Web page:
Driving

For many people when they are first diagnosed with functional neurological symptoms, driving may be no longer an option or possibility at the moment, especially if you have seizures. Your consultant or doctor will be able to advise you on whether you are able to continue driving or not.

You may need to inform the DVLA about your diagnosis www.gov.uk/health-conditions-and-drivingWhilst Functional Neurological Disorder is not noted on the list, there are other conditions on there that may relate, or co-exist. In particular you must stop driving straight away with seizures. 

The government website also has a list of conditions specific to Neurological disorders in general. 

www.gov.uk/guidance/neurological-disorders-assessing-fitness-to-drive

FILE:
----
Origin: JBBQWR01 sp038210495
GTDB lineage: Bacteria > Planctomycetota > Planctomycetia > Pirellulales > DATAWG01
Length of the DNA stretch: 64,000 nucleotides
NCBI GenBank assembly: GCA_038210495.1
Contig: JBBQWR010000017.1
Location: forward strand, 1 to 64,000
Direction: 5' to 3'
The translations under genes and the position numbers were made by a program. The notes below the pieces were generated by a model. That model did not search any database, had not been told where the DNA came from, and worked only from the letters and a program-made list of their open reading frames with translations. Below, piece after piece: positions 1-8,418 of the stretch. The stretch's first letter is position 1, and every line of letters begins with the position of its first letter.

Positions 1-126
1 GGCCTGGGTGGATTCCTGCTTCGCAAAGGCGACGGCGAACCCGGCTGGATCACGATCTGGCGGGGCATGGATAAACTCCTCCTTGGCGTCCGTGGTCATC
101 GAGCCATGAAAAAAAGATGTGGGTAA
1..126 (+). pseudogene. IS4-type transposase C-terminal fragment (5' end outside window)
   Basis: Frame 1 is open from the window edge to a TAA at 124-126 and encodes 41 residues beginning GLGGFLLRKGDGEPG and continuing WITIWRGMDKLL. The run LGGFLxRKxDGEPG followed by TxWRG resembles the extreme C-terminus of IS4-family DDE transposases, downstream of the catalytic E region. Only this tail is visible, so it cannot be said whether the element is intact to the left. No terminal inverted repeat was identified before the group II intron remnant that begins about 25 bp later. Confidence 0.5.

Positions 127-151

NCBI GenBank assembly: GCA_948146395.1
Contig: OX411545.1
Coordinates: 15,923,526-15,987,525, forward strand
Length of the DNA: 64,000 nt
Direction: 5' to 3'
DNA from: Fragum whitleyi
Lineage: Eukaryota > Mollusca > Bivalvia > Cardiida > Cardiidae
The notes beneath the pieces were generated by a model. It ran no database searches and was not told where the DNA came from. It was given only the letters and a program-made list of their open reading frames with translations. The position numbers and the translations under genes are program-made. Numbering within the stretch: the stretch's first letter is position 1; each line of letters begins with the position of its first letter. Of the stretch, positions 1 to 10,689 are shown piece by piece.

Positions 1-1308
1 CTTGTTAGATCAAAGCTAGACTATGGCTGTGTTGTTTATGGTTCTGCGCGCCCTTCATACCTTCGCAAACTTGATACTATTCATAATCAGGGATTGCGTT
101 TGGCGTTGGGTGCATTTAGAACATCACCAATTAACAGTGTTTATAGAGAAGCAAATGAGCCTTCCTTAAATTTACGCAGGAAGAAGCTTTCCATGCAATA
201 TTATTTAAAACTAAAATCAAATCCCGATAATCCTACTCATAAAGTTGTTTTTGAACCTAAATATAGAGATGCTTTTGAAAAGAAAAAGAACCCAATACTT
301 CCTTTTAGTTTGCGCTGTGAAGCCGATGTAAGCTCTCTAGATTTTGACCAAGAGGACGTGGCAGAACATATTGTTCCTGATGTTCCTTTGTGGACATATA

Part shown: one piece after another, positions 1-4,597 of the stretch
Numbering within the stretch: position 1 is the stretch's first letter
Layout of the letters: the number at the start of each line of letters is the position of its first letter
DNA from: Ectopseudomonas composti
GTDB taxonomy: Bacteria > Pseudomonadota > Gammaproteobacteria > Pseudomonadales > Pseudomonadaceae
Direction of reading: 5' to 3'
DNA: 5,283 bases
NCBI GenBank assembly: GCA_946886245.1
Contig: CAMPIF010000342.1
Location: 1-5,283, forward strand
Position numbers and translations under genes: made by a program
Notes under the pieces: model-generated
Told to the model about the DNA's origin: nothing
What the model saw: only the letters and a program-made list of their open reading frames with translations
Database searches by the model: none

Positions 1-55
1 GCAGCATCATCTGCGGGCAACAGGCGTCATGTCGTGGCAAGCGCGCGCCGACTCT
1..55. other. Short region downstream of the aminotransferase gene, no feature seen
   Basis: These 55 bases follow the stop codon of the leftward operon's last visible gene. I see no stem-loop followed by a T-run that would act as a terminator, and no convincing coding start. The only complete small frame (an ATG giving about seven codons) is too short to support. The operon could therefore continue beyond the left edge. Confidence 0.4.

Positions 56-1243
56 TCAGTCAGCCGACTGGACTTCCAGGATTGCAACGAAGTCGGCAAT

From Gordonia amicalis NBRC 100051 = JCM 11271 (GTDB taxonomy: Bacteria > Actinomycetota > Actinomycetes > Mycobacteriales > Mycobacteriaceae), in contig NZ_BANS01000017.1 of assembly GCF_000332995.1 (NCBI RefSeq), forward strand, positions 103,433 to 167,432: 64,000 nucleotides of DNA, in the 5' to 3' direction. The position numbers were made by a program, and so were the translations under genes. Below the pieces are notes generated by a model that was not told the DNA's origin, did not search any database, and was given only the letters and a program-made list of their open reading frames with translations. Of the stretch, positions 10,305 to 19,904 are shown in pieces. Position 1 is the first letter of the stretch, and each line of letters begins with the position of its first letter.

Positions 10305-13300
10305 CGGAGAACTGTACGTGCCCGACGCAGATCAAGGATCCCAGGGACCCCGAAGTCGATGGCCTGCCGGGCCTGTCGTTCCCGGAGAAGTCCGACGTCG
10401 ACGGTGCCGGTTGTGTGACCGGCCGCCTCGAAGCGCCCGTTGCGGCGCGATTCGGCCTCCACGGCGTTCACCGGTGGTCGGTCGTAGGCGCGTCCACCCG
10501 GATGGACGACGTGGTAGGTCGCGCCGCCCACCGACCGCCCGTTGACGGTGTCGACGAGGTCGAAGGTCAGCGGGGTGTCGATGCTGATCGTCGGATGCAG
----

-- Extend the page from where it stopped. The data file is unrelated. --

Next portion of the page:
Under ‘Epilepsy and seizures’ you will find dissociative seizures listed, where it states that if you have been seizure-free for 3 months they will consider allowing you to drive again.

Note, you may be fined up to £1,000 if you do not advise the DVLA of any medical condition that may affect driving.

It can be very frustrating not being able to drive, but don’t be tempted to get behind the wheel, even for a short trip to drop the kids off at school, if your doctor has advised against it. You may be entitled to a free bus pass, and your local council website should have details on how to apply.

You will hopefully reach a stage where your condition starts to improve, and if symptoms still exist they become manageable that shouldn’t affect your driving ability. You may need to contact your car insurance company to make sure that you are covered, and be careful with explaining FND because the chances are they have never heard of the condition.

If you are fit to drive but have disabilities that affect you accessing or operating a car, you may be entitled to support from www.motability.co.uk/

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